Doulble end vs transom

Discussion in 'Multihulls' started by Kudzu, Oct 7, 2011.

  1. Kudzu
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    Kudzu Junior Member

    For reference this has to do with the Skin on Frame trimaran I am working on.

    Is there a disadvantage to making the main hull double ended instead of having a transom? It appears it would increase the water line of the hull since your not kicking up the back to keep the transom clear of the water.

    With my design looks like I could gain close to a foot of water line by making it double ended like a kayak or canoe. Other than a few Cats, I don't think I ever see this done. So it makes me wonder if there is something going on I don't know.
     
  2. redreuben
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    redreuben redreuben

    Simple, cut of transom produces less turbulence over a higher speed difference than double enders.
     
  3. peterchech
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    peterchech Senior Member

    transom also reduces pitching no?
     
  4. Doug Lord
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    Doug Lord Flight Ready

    It seems to me that if you're not planing on flying the main hull that a double ended ama is probably ok. Some of the big tri's that fly the main hull and use a foil in the ama for lift tend to have flatter and wider sections aft because the ama shape gives the boat its only pitch resistance. But on tris where the main hull stays in the water(and provides most,if not all, of the boats pitch resistance) the key to speed seems to be a high L/B ratio-above 12/1 or so and having a double ended ama or not doesn't matter a lot one way or another. If the transom drags a lot it won't be helpful. Look at the Farrier ama sterns.
    On the other hand, a tri like the Osprey has double ended amas for low drag at low speed and because they have no effect on the boats pitch attitude since they aren't in the water at high speed.


    Picture: Osprey double-ended amas; Osprey flying:

    click on image-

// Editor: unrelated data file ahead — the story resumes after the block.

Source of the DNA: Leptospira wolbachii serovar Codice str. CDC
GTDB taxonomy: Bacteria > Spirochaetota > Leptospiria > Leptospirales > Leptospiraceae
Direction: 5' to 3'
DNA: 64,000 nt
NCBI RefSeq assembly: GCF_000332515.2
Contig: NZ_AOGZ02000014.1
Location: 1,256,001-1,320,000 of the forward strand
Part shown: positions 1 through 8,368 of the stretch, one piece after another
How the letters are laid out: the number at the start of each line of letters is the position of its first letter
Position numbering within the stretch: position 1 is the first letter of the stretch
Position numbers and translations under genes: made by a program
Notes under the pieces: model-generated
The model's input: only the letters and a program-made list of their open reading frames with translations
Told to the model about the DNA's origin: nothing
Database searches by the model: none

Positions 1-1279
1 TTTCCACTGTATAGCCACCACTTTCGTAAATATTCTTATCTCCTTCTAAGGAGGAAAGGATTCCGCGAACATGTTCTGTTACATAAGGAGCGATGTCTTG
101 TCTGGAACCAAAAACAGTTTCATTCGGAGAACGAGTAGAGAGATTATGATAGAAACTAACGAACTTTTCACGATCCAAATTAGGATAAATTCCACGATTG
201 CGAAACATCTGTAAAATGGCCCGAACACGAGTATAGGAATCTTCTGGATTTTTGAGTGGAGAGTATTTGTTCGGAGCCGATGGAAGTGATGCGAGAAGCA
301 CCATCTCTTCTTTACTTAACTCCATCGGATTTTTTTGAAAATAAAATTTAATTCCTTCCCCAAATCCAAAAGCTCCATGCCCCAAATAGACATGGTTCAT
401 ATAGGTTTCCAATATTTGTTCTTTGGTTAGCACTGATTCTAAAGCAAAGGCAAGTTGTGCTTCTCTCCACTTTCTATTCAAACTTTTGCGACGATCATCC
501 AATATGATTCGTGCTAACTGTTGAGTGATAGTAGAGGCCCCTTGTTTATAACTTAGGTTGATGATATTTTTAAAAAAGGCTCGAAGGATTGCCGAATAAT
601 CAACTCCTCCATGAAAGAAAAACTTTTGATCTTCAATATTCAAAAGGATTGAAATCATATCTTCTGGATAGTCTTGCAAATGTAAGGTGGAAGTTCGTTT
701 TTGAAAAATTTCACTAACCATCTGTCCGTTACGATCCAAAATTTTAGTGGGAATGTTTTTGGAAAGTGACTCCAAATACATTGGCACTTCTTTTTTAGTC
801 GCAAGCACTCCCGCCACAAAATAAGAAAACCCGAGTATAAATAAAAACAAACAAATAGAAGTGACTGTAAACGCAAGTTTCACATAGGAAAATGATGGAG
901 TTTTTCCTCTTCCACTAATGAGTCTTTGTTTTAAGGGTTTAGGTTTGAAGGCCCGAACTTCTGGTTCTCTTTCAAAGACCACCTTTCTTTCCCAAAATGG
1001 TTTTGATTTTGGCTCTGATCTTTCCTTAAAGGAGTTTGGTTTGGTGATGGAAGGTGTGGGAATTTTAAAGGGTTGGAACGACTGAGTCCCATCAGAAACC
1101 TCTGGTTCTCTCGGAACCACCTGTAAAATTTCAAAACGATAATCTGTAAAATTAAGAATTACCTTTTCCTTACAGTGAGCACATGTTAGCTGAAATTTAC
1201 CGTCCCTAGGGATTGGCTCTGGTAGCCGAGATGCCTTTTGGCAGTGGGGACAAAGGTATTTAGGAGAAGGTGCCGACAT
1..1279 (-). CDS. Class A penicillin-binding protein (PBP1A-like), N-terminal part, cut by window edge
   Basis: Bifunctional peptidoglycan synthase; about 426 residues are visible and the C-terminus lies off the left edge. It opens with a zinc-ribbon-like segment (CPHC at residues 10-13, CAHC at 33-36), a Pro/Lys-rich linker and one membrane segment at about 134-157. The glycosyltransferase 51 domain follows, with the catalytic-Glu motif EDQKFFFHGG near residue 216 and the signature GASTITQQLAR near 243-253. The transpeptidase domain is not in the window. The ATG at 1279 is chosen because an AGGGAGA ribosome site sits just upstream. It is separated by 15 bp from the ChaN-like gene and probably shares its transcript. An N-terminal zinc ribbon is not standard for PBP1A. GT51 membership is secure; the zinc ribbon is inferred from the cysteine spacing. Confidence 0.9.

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  5. Kudzu
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    Kudzu Junior Member

    Foils just fascinate me. But for this boat I do not anticipate flying the main hull. Maybe down the road but I want to start with a little simpler design aimed more at the average sailor out for a day for fun, fast(er) sailing. Living on a lake surrounded by big hills our sailing conditions are not optimal anyway. Of course there are there days that it blows hard and looks like you are on the ocean.
     
  6. Doug Lord
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    Doug Lord Flight Ready

    -------------
    Just to be sure: I wasn't trying to suggest you use foils-I don't think they are appropriate for the boat you propose. I was trying to illustrate some of the thinking that can apply to the choice of double ended ama or not. In your case I don't think it will have a great effect one way or another as long as you keep the ama skinny.
    Good Luck!
     
  7. peterchech
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    peterchech Senior Member

    I think Kudzu is asking about the vaka being double ended, not the amas...
     
  8. Doug Lord
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    Doug Lord Flight Ready

    =============
    My apologies, Kudzu!! Amazing that I misread that-thanks Peter.

    --------------------------
    Kudzu, on small tri's it is sometimes hard to get the main hull skinny enough for a quick displacement hull-it should be L/B= 10/1 at the widest. So some designers make the main hull a planing hull like the Weta which also helps with pitch control. If the main hull were skinny enough to be a quick displacement hull it might not have much pitch resistance at all if it were double ended.